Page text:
stokes
find the line integral of F. dr where C is the perimeter of a rectangle formed by connected (0,2,0) ,(0,0,2), (2,0,2) and (2,2,0) where F is the vector field F = (z^2, x^2, y^2)?
in order to use stokes theorem, i tried to find the normal vector by using 2 equations on the plane and i got N= (0,4,4). then the unit normal will be n=1/
√2 (0,1,1).
however if i form the equation of the plane, i get z= 2y and hence the normal will be (0,1,1) instead.
may i know what is the normal vector that i have to use for stokes theorem?

If you make a unit vector from (0,1,1) you get the same as first one.

but if i am using a normal (non unit) vector, then wouldnt (0,4,4) and (0,1,1) matter to the product? becos in stoke theorem, i thought the magnitude of the normal vector will be cancelled out.

Yes, that's why it doesn't matter! (0, 1, 1), (0, 4, 4), and $\displaystyle \sqrt{2}(0, 1, 1)$ all point in the same direction and are normal to the same plane. The integral in Stoke's theorem is often expressed as $\displaystyle \int\int \nabla\times \vec{f} \vec{n}dS$ where $\displaystyle \vec{n}$ is the unit normal vector.
However, that's a bit misleading and may be the source of your confusion. If a surface is given by z= f(x,y), then a standard formula for dS involves $\displaystyle \sqrt{1+ \left(\frac{\partial z}{\partial x}\right)^2+ \left(\frac{\partial z}{\partial x}\right)^2}$ which is, really, a length of a normal curve. That is "$\displaystyle \vec{n}dS$" involves dividing by the length of a normal vector to get $\displaystyle \vec{n}$ and multiplying that length back in to get dS! In fact, I prefer to write "$\displaystyle d\vec{S}$" incorporating $\displaystyle \vec{n}$ into dS it is the vector normal to the surface whose length is the "differential of surface area".
And that is relatively easy to calculate write the surface in terms of the "position vector" of each point in terms of two parameters. In the case where z= f(x,y) you can take x and y themselves as parameters: $\displaystyle \vec{r}(x,y)= x\vec{i}+ y\vec{j}+ f(x,y)\vec{k}$.
In the case of this plane, we can write the equation of the plane by taking the cross product of the vectors (0, 0, 2) (0, 2, 0)= (0, 2, 2) and (2, 2, 0) (0, 2, 0)= (2, 0, 0) that form two consecutive sides of the rectangle. That cross product is either (0, 4, 4) or (0, 4, 4) depending on the order in which you take the cross product. That tells us that the equation of the plane is either 4(y0) 4(z 2)= 0 or 4(y0)+ 4(z 2)= 0. Those both reduce to the same equation, 4y+ 4z= 8, or z= 2 y, or course. And that we can write, as a "position vector" of two parameters, as $\displaystyle \vec{r}(x,y)= x\vec{i}+ y\vec{j1}+ (2 y)\vec{k}$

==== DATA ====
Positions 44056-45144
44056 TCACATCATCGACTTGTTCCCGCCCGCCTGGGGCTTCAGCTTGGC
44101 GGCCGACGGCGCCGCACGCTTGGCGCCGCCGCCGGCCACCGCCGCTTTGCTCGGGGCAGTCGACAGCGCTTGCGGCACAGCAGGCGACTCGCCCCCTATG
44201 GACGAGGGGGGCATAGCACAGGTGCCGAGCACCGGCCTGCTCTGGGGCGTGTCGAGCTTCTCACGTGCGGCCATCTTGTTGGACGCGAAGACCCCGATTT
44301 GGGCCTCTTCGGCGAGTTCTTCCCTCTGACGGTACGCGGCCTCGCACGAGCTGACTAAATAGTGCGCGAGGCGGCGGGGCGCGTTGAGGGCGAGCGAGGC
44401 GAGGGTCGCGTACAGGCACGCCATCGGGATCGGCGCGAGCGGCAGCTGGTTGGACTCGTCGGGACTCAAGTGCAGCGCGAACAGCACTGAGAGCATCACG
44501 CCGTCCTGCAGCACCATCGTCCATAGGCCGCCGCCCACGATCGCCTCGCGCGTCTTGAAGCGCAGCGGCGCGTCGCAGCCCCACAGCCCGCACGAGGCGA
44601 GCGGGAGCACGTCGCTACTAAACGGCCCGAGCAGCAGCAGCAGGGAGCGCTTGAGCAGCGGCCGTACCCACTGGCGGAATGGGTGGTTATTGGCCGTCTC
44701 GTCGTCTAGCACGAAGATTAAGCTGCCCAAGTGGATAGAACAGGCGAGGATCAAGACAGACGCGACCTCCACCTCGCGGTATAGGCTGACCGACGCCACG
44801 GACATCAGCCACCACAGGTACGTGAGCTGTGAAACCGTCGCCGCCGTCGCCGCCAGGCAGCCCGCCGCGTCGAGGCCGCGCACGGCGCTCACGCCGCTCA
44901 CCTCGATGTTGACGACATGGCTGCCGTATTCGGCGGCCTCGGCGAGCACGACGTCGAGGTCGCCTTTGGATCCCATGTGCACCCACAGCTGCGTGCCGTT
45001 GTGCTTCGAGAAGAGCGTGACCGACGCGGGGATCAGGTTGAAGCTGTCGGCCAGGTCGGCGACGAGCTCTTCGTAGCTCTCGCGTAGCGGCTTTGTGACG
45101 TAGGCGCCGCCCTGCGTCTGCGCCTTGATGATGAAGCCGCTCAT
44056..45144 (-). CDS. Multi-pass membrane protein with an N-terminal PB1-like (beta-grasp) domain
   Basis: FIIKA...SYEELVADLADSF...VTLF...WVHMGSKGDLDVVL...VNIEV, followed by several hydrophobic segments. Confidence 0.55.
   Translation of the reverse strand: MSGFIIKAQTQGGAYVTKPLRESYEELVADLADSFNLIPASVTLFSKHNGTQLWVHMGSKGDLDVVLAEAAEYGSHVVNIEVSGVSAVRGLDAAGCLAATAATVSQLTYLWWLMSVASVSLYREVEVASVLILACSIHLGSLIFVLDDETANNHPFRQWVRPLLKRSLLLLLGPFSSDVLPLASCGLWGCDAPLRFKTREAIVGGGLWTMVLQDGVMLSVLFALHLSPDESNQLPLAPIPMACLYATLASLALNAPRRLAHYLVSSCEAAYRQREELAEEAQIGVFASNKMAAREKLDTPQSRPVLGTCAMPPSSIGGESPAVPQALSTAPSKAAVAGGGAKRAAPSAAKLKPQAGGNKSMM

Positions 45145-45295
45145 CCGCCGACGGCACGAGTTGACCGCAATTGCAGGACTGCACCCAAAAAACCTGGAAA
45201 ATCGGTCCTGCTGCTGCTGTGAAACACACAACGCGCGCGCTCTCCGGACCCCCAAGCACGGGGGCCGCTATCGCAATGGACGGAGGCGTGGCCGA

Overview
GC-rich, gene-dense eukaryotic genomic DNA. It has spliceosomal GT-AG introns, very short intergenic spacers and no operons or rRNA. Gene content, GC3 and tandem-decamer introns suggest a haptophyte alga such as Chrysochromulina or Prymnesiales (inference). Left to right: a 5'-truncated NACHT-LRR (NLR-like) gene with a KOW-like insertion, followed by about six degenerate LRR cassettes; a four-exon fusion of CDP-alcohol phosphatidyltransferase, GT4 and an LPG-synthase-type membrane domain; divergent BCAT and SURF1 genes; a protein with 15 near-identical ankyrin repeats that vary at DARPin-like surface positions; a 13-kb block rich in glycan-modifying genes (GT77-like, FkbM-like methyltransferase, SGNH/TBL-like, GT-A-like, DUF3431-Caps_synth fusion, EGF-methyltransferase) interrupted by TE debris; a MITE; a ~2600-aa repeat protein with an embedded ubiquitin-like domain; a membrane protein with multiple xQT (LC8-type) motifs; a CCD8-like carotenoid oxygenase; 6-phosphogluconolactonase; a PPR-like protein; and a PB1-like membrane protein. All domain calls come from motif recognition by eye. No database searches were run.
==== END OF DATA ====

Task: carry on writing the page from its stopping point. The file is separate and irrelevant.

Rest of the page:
Now, given a surface written as a "position vector" of two parameters, $\displaystyle \vec{r}(u,v)= x(u,v)\vec{i}+ y(u,v)\vec{j}+ z(u,v)\vec{k}$ the two partial derivatives, $\displaystyle \vec{r}_u= x_u\vec{i}+ y_u\vec{j}+ z_u\vec{k}$ and $\displaystyle \vec{r}_v= x_v\vec{i}+ y_v\vec{j}+ z_v\vec{k}$ are vectors in the tangent surface to the sufrace at each point and their cross product, the "fundamental vector product" for the surface, gives the "differential of surface area". That is, the "scalar differential of surface area", dS, is $\displaystyle \vec{r}_u\times\vec{r}_vdudv$ and the "vector differerential of surface area", $\displaystyle \vec{n}dS= d\vec{S}$ is simply $\displaystyle \vec{r}_u\times\vec{r}_v dudv$.
Notice that there is an ambiguity in that the cross product is "skewcommutative" and $\displaystyle \vec{r}_u\times\vec{r}_v= \vec{r}_v\times\vec{r}_u$. Which order do we use? That depends on the orientation of the path and surface.
If we write this plane as $\displaystyle \vec{r}(x,z)= x\vec{i}+ y\vec{j}+ (2 y)\vec{k}$, we have $\displaystyle \vec{r}_x= \vec{i}$ and $\displaystyle \vec{r}_y= \vec{j} \vec{i}$. The cross product, in the order $\displaystyle \vec{r}_x\times\vec{r}_y$,is $\displaystyle \vec{j}+ \vec{k}$ and,in the order $\displaystyle \vec{r}_v\times\vec{r}_u$ is $\displaystyle vec{j} \vec{k}$.
The "vector differential or surface area", $\displaystyle d\vec{S}= \vec{n}dS$ is either (0, 1, 1)dxdy or (0, 1, 1)dxdy.
And that difference is important there is a slight ambiguity in this problem itself you haven't given an orientation for the integrals. That is, saying "find the perimeter of a rectangle formed by connected (0,2,0) ,(0,0,2), (2,0,2) and (2,2,0)" doesn't say in which direction to integrate! Are we to integrate from (0, 2, 0) to (2, 2, 0) to (2, 0, 2) to (0, 0, 2) and then back to (0, 2, 0) or around that same loop in the opposite direction? The two integrals will differ in sign, of course, exactly like (0, 1, 1) and (0, 1, 1) differ.
The rule in Stoke's theorem is sort of a "right hand rule". Imagine that you are walking around the bounding path in such a way that you are facing in the direction of integration on the path and your right hand extends inward. Then your head is in the direction of the normal vector for that orientation.
Here, if we are going from (0, 2, 0) to (2, 2, 0) with right hand inside the rectangle, our head is pointing in the direction of positive y and z: the correct normal vector is (0, 4, 4) and $\displaystyle d\vec{S}= (0, 1, 1)dxdy$.
But if we are walking from (0, 2, 0) to (0, 0, 2)with right hand inside the rectangle, our head is pointing in the direction of negative y and z: the correct normal vector is (0, 4, 4) and $\displaystyle d\vec{S}= (0, 1, 1)dx dy$.